Sullivan has, at least superficially, woven a sparky science-fiction yarn, but that would be too shallow a reading; there’s a lot more going on here than that. It explores the nature of love, one’s relationship to oneself and to others, to one’s environment and how it shapes human beings (both as individuals and collectively), as well as looking at how the Other is perceived.
Sullivan writes fluidly, his vivid descriptions and characterisations being especially sharp. He paints the world in bright lights and shiny colours, while Ellis Rogers is drawn as being out of joint with the new world (having been similarly burdened in his own time) as well as a man heavily infected by guilt.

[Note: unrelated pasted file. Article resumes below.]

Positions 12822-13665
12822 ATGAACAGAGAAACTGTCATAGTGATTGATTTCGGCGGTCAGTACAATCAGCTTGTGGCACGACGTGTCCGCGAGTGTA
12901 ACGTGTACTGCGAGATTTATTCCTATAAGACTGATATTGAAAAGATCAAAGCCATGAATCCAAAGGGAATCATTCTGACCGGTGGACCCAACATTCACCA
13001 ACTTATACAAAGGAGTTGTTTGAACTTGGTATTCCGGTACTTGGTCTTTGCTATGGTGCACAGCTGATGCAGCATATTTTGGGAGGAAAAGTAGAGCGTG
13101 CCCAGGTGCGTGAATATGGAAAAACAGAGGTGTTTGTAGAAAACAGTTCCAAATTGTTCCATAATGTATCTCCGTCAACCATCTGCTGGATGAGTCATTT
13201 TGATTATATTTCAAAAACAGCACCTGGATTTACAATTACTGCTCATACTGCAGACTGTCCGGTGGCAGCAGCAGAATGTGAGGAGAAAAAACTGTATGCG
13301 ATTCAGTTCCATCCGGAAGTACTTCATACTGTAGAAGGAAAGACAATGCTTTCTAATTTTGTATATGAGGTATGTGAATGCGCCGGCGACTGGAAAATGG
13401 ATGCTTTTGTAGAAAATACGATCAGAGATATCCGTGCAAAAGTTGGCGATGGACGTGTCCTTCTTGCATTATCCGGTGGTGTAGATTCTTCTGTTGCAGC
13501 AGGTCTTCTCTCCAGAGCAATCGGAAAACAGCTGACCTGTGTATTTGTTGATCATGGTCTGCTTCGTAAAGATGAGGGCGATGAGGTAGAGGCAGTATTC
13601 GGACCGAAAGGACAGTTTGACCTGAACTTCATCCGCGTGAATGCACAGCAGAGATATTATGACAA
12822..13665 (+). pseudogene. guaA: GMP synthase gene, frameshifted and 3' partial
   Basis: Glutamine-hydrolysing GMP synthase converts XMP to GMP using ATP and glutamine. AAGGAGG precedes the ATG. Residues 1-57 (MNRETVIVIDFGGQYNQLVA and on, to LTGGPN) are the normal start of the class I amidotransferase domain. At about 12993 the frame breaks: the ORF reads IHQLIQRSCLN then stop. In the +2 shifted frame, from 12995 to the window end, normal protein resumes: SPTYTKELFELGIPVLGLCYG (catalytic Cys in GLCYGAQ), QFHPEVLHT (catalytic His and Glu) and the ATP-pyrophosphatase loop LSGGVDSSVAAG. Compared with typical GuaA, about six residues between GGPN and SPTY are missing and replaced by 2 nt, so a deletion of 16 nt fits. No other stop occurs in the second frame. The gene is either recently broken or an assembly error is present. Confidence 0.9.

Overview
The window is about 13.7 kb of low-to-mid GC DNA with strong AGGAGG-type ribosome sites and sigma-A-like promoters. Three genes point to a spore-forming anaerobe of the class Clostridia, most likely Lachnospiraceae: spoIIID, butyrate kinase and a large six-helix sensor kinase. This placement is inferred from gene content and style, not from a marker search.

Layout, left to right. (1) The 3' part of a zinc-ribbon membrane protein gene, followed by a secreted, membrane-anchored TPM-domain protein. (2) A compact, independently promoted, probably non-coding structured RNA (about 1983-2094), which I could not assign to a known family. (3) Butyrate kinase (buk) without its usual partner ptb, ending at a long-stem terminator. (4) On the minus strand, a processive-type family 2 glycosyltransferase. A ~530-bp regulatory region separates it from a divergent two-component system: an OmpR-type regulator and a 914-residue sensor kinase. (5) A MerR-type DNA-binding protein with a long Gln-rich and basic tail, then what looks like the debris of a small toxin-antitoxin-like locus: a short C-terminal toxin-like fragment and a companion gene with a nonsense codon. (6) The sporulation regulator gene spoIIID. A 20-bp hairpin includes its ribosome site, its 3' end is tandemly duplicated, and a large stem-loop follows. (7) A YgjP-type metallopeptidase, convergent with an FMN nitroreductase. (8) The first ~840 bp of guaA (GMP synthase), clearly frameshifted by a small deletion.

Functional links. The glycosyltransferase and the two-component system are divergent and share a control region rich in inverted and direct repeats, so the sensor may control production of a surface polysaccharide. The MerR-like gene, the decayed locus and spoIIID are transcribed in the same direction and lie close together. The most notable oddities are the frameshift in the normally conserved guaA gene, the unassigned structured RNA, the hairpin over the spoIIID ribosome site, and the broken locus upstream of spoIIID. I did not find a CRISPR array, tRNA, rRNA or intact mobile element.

This is a thoroughly enjoyable and engaging story with a satisfying philosophical edge elevating it entirely. Recommended.
Read the rest of Marshall-Jones’ review in the latest issue of Interzone.
For information on Hollow World, visit the Tachyon page.